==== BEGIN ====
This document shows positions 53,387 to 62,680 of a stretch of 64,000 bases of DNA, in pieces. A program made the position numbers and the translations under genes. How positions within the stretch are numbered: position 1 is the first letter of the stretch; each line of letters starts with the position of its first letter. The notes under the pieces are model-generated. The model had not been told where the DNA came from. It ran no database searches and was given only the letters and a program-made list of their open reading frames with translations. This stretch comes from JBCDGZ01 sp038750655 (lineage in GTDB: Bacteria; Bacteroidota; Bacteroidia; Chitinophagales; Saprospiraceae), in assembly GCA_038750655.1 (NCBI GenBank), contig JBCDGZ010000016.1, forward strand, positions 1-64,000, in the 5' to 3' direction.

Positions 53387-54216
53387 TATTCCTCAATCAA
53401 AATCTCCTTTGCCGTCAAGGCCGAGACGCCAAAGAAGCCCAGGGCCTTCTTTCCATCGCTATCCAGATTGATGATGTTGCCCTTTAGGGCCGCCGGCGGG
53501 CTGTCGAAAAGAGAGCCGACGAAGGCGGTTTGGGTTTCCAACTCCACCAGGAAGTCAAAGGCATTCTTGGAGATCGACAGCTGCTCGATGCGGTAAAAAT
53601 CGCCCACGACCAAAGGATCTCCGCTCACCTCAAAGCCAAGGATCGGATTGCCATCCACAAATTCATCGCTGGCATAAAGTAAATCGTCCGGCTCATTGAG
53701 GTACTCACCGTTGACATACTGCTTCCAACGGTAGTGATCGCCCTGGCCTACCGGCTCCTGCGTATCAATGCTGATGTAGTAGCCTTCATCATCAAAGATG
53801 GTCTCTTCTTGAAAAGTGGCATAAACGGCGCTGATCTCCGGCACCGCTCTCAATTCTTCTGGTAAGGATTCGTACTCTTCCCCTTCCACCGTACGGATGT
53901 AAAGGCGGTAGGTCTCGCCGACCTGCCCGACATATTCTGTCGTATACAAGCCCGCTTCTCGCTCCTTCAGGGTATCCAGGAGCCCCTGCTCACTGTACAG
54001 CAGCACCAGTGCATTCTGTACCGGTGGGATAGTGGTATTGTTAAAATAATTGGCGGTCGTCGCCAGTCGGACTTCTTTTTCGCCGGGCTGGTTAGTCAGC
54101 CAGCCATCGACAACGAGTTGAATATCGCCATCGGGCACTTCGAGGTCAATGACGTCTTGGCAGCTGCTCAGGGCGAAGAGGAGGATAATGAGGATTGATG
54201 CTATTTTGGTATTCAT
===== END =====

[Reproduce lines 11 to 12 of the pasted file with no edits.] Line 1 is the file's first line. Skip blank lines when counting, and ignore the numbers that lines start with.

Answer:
54101 CAGCCATCGACAACGAGTTGAATATCGCCATCGGGCACTTCGAGGTCAATGACGTCTTGGCAGCTGCTCAGGGCGAAGAGGAGGATAATGAGGATTGATG
54201 CTATTTTGGTATTCAT